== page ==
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Public Education: Keeping Democracy Alive

Jane Caro
Social commentator and public education advocate

A t our New Educators Conference earlier this month, we were delighted to have Jane Caro deliver the opening keynote address. An author, social commentator and staunch advocate for public education, Jane shared some words of advice and encouragement, and told us just why she is so passionate about the work you do as public educators.

I’m going to start by telling you, I am not a teacher. I have never been a teacher.

So you will be delighted to hear that, almost alone amongst the non-teachers in Australia, I’m not going to tell you what you should do in your classrooms, or what you should teach, or what you should add to the curriculum, or what you should not teach or how you should teach it – I have a very, very old-fashioned attitude: I regard you as experts at your job.

You are new educators. You thought to yourself, I’ll be a teacher. I’ll have young people and children to educate, and nothing could be more exciting than opening up young minds to the world and helping them to learn how to learn, think critically, ask questions and skill themselves up so that they can be ontributing citizens of Australia.

If any of you thought you were doing it for the holidays, you won’t last long, but certainly none of you are doing it for the money, we know that. So usually there’s an idealistic basis – a sense of vocation, a sense of wanting to do something that matters and makes a difference. When people decide they’re going to go into corporate law, they tend not to have any idealistic drive or vision; that’s why so many of them are so unhappy and, interestingly enough, often become teachers later in life. They do a Masters of Teaching in despair, because they’re sick of spending all their time making rich people richer. People look for meaning.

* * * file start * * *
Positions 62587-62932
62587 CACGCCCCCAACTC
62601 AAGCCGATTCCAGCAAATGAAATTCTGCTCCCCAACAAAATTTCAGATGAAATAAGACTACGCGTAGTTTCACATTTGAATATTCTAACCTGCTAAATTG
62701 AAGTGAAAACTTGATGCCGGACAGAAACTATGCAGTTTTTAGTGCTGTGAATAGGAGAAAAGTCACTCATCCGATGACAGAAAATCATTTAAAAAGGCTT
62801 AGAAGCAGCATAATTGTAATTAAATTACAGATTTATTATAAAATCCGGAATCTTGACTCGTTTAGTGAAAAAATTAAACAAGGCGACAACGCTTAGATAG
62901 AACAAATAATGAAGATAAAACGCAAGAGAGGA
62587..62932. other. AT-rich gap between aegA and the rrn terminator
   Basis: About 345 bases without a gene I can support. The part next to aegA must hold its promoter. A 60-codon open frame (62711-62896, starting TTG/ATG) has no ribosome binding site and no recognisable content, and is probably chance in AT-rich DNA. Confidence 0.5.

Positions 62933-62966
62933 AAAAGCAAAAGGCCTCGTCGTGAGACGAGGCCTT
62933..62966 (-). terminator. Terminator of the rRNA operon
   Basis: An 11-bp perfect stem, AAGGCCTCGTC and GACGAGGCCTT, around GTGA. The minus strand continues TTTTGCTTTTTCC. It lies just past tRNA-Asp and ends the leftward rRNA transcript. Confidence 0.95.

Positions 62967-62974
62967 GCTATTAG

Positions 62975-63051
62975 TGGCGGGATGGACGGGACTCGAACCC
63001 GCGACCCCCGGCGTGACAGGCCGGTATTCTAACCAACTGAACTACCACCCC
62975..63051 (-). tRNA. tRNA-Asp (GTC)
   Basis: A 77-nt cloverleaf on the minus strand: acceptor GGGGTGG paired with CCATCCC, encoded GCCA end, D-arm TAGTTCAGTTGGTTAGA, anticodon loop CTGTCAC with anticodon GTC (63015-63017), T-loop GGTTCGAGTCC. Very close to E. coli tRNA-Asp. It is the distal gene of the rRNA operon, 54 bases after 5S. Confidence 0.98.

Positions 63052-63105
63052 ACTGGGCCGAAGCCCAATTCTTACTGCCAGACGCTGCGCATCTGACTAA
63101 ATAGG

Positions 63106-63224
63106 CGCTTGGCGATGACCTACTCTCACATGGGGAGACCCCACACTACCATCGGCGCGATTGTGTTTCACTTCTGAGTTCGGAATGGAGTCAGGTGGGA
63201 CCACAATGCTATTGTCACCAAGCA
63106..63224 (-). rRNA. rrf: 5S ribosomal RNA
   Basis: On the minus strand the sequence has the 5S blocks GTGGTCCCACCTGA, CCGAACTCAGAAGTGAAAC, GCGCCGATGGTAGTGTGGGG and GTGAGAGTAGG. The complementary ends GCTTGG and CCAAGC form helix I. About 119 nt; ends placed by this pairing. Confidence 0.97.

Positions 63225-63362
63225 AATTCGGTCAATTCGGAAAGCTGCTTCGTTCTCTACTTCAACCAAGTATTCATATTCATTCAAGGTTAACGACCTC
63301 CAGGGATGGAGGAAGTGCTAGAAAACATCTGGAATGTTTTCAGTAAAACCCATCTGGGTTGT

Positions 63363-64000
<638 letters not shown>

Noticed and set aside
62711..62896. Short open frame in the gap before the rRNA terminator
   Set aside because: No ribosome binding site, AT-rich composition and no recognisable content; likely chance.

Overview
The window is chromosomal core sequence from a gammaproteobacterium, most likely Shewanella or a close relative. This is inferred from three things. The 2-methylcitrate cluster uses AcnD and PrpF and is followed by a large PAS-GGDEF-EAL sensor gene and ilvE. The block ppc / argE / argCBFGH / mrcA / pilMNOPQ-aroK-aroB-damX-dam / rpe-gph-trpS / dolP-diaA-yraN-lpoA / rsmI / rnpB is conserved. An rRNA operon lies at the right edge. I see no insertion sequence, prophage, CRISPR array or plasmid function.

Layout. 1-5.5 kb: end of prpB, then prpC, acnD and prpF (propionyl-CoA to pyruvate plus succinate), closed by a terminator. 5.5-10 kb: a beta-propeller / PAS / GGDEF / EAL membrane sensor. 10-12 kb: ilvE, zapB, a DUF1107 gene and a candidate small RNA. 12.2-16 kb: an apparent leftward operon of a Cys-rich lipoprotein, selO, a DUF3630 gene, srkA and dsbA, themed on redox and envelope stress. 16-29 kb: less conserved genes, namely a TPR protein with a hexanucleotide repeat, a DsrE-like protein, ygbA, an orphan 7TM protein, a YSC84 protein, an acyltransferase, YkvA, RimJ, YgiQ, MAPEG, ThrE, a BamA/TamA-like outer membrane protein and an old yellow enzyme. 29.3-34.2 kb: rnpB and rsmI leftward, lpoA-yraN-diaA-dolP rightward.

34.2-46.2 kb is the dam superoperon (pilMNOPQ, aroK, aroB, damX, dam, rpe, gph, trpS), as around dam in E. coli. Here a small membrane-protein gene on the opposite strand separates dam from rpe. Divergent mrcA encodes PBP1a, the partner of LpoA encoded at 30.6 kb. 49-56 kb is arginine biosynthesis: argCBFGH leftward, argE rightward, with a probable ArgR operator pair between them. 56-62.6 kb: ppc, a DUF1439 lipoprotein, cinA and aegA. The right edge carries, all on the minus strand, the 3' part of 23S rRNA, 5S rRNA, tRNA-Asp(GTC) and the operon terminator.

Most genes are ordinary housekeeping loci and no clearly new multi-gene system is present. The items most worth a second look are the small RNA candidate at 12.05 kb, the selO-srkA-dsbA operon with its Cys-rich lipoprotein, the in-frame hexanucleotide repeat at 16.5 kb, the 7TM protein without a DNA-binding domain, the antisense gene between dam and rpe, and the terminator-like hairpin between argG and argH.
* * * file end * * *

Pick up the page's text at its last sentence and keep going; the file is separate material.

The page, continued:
I want to tell you why I’m passionate about public education, why it really matters to me. And I want to go back to when public education was established all over the world, in what was basically an outgrowth of the growth of democracy.

Way back when the UK, of which we were then a dominion, decided that basically every (male) citizen could vote, Prime Minister Lord Palmerston said, “In that case, we will have to educate our masters.”

What he meant was, if everybody’s going to get a say in how the country is run, then we need an educated citizenry. We need educated voters. So the principle of public education is nothing at all to do with creating worker bees for the military-industrial complex. It is, in fact, about making democracy robust, strong, rational and evidence-based, by making the citizenry educated.

Education existed before there was universal, secular, free and compulsory education for every child, paid for by the taxpayer. Private education is the easiest thing in the world to provide, and it’s been provided ever since kings and noblemen could hire a tutor or teacher of some kind for their sons (it was usually their sons).